6. Jul 17, 2012

### ianhoolihan

Right, so the virtual particle is only necessary as a calculation tool for the Feynman diagrams to work? (I'm being deliberately inflammatory here, but I don't see why a virtual electron is necessary physically. In fact is there any evidence for virtual particles, given they blip in and out of existing? Are they just a heuristic way of describing force at a distance? Sorry, new thread probably.)

I understand that. This kind of gets to the virtual particle thing I just went on about...if a virtual particle is only presumed because there is a difference between an initial and a final state, then does it matter if it was an electron or some other virtual particle? They both exist only fleetingly, so we'd be none the wiser?

So, back to the point: why an electron as the virtual particle in electron positron annihilation? Charge isn't conserved at each vertex in the original diagram, so why not just have a virtual photon?

7. Jul 17, 2012

### ianhoolihan

Sorry, I was referring to the energy-time uncertainty relation. I thought this implied that something could have greater energy than it should (violating energy conservation) as long as the uncertainty relation was obeyed. Am I wrong?

I see where you are going with your point. I guess my counterpoint is what I was trying to say before --- given the virtual particle is never observed, why can't it be anything? While there may no be no such "interaction that turns an electron into a photon plus "something else" " is not the reaction $e^{+} + e^{-} = 2\gamma$, so whatever the something else is does not matter. (Again, I'm being a little naive intentionally, as I can't clearly give an answer to my own questions.)

8. Jul 17, 2012

### Bill_K

Yes.
The laws of physics still apply at each step, even though the intermediate products are not observed. All of the conservation laws (including energy conservation) must be obeyed at each vertex.

9. Jul 17, 2012

Because there is no photon-photon-electron vertex in QED. Also where is charge not conserved?

10. Jul 17, 2012

### booster

Just to clarify two things for ianhoulian:

Whether a virtual particle represents a brief violation of energy / momentum conservation, or the creation of a particle which no longer obeys the mass shell equation E^2-p^2=m^2 is, as far as I am concerned, just a question of semantics - but I chose the latter since I saw that people in this forum agreed to prefer that description and I didn't want to cause confusion.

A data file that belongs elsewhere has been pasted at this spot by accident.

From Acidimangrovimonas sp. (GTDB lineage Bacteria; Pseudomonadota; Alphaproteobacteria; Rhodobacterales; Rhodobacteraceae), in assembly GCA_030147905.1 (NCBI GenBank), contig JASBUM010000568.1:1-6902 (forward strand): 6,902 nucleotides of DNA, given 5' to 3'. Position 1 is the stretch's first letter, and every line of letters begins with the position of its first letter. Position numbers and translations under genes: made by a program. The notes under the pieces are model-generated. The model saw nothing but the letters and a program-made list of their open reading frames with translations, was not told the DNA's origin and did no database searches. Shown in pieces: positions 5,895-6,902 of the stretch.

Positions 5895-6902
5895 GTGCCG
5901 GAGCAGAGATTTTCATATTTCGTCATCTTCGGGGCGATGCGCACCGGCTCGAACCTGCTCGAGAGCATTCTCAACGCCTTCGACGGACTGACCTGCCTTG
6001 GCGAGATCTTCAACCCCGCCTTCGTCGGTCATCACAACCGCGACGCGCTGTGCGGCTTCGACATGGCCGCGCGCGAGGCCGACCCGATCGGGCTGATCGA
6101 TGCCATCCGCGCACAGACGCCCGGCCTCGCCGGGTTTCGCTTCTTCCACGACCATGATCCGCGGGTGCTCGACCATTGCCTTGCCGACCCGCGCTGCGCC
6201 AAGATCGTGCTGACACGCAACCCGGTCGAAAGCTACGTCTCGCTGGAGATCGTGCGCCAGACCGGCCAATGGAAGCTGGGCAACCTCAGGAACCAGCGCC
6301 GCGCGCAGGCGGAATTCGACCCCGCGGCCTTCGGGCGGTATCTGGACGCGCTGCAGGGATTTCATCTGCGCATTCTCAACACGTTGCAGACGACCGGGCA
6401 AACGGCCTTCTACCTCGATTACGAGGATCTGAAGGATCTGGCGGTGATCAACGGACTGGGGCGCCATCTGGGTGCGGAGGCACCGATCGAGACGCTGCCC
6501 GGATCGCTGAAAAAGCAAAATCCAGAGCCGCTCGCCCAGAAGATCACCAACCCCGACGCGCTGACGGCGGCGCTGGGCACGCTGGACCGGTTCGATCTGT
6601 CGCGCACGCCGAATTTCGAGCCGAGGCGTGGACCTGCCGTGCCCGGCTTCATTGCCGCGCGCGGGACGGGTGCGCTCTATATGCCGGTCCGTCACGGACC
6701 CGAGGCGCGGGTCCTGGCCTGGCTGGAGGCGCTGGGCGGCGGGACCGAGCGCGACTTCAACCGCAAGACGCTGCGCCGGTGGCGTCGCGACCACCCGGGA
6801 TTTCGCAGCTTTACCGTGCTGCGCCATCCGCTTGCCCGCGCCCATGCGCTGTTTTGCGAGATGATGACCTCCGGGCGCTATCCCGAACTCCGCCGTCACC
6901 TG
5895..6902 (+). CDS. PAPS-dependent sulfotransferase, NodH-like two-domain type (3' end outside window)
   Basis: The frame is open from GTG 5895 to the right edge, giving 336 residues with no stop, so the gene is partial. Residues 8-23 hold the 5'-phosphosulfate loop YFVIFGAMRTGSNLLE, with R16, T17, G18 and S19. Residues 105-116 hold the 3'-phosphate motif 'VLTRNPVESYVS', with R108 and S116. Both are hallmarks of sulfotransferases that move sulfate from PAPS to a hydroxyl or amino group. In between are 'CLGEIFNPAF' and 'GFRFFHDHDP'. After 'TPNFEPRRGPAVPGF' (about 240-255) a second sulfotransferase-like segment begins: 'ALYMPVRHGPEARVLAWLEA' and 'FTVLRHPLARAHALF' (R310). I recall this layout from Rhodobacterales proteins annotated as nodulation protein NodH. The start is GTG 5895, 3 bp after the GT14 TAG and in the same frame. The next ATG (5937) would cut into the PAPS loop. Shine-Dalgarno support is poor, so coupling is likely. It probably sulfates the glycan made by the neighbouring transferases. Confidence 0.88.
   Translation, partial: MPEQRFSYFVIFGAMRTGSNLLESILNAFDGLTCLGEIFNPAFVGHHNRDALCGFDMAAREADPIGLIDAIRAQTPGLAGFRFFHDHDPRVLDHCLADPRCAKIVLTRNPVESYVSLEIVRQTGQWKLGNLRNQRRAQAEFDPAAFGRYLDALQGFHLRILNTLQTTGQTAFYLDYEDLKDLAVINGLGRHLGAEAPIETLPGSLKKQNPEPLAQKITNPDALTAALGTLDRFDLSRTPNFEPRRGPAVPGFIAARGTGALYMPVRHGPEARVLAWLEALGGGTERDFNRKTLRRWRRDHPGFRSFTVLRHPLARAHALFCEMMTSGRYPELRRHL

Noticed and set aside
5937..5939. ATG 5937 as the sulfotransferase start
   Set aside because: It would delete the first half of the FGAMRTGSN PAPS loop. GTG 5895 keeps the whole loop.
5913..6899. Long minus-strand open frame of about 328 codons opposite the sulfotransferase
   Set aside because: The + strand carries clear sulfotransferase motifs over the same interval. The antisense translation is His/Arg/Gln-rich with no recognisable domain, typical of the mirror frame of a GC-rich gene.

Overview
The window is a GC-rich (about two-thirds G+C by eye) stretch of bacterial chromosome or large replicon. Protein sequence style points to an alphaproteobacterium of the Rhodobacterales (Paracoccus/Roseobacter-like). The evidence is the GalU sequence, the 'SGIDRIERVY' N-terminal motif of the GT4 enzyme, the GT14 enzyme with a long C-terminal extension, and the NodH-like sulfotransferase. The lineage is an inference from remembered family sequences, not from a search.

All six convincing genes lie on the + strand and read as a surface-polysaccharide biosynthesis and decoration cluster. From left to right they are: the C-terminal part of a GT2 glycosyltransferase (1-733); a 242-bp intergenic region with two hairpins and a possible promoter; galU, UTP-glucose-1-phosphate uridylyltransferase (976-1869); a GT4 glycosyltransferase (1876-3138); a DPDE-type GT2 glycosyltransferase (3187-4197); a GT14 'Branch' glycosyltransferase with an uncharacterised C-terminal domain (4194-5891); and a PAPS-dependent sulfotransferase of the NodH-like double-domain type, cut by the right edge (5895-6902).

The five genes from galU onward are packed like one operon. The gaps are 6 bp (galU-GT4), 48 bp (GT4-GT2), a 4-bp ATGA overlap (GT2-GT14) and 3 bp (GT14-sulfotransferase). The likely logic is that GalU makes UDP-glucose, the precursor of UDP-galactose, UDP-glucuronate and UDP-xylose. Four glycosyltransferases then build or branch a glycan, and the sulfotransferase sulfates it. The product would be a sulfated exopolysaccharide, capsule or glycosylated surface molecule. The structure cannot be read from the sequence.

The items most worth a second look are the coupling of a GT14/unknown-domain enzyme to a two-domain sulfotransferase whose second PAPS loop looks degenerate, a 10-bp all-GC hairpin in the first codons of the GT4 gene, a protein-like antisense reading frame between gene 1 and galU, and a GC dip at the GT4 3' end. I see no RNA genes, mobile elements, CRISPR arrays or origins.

Also, a guiding rule of quantum mechanics is, anything that can happen does, with some amplitude. There are also other processes, with a different set of particles exchanged, which also contribute to e+e- -> photons. However, because of the rules of the game, they have smaller amplitudes and are less likely. The total amplitude for the process can be written as a sum of many Feynman diagrams with different virtual stuff in the middle (there are in fact an infinite number of possible diagrams), and this one you are looking at is just the leading contribution.

11. Jul 17, 2012

### Bill_K

Ok, then you and I disagree on that point. Not just semantics, the "temporary violation of energy conservation" is a part of pop physics mythology.

Particularly when you come to general relativity, gravitation demands a locally conserved source, the energy momentum tensor, just as electromagnetism requires a locally conserved source, the current vector. It is absolutely inconsistent to imagine that in quantum mechanics, energy (or momentum) can be borrowed "if you're quick about it"!

How far do you think ianhoulian will get, calculating a Feynman diagram, if he does not accept that energy is conserved at the vertices?

12. Jul 17, 2012

### Staff: Mentor

Take the Higgs decay channel H->ZZ*->4 leptons, for example, assuming the 126GeV-boson is the Higgs. One Z has to be virtual, as the Higgs is not heavy enough to produce two real Z. This decay has been observed, and two leptons can be added to the correct Z mass, while the other two can be added to something less.
It is hard to interpret this as "force", similar to most processes of the weak interaction.

It does. If multiple different virtual particles (or multiple feynman diagrams) are possible, you have to consider them all. The total process is then sum of the individual diagrams, each with its own magnitude and phase.

Concerning "temporary violation of energy conservation":
"Temporary violation of the energy-momentum-relation"

13. Jul 17, 2012

### ianhoolihan